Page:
How Europe is losing to the US in yet another tech-revolution
In the past century Europe has slumbered away many a technological revolution, whether it was the age of electronics or that of cloud computing. Just try to think of European tech giants. It is hard. Sure, there are unicorns such as Spotify or Zalando and some established players like SAP, but none that can rival the likes of Google or Microsoft.
Very concerningly, Europe is also losing its grip outside of the top 10. In the year 2000, according to The Economist, 41 out of the world’s 100 most valued companies were headquartered in Europe. One year later only 15 were. Not just that no new titans are added, but former big companies are not growing. Compare the highest valued companies in America and Europe and you will notice that those at the top of European lists are multiple times as old as its American counterparts.
With a new IT-breakthrough called blockchain, many see the chance to catch up with America. The blockchain is known to the broader public as the mechanism that fuels cryptocurrencies, most notably Bitcoin. Its distributed records can be used in many areas to trim costs. Through the internet the sharing of information became ubiquitous and cheap; through the blockchain it is trust-enriched information that will scale exponentially.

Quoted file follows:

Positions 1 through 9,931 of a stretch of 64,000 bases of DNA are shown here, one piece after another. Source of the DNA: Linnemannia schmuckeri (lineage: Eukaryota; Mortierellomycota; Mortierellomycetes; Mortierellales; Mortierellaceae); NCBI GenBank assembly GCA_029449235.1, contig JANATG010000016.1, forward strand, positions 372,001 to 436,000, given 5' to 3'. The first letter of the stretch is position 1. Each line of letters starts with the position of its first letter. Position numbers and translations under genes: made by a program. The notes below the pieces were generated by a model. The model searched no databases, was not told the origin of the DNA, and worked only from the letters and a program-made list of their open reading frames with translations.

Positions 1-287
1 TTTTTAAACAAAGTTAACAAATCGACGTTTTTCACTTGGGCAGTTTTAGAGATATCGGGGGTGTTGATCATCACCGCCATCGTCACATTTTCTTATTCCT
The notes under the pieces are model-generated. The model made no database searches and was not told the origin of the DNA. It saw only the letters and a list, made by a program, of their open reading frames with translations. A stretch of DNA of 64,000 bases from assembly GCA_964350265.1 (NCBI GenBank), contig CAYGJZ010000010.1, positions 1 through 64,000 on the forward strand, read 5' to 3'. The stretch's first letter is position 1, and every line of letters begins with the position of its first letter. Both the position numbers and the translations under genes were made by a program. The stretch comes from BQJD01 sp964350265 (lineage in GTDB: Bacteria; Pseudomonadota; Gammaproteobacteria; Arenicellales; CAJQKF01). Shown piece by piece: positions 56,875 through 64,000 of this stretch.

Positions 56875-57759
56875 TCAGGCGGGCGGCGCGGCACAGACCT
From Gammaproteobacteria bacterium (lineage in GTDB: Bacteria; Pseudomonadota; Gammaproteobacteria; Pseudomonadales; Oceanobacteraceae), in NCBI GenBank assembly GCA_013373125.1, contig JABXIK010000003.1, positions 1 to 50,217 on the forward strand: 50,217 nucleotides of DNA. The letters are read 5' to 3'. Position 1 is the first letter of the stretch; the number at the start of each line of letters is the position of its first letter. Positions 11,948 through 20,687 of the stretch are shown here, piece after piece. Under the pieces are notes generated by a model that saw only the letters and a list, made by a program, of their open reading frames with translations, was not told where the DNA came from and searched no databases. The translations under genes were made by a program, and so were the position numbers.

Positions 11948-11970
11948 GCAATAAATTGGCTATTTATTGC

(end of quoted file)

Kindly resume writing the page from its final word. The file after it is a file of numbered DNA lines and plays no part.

While the media and crypto-pundits depict the American Congress and regulation as blockchain-hostile (not even to mention China that has completely banned cryptocurrencies), the European Commission has publicly declared it aims to see Europe at the forefront of the new technology. The EU’s MiCA - the regulation on Markets in Crypto-Assets - is probably the most comprehensive framework bringing significant clarity on what companies and banks are allowed to do around crypto and what kind of licenses they need.
Regulatory arbitrage is also one of the reasons why the Facebook-led Libra initiative (later Diem) was headquartered in Switzerland rather than in the US before it had to shut down. Furthermore, the number of European blockchain-hubs is impressive – London, Amsterdam, Berlin. Not to mention the Swiss city of Zug, hailed by insiders as the Crypto Valley in which hundreds of startups are working on tomorrow’s distributed digital economy.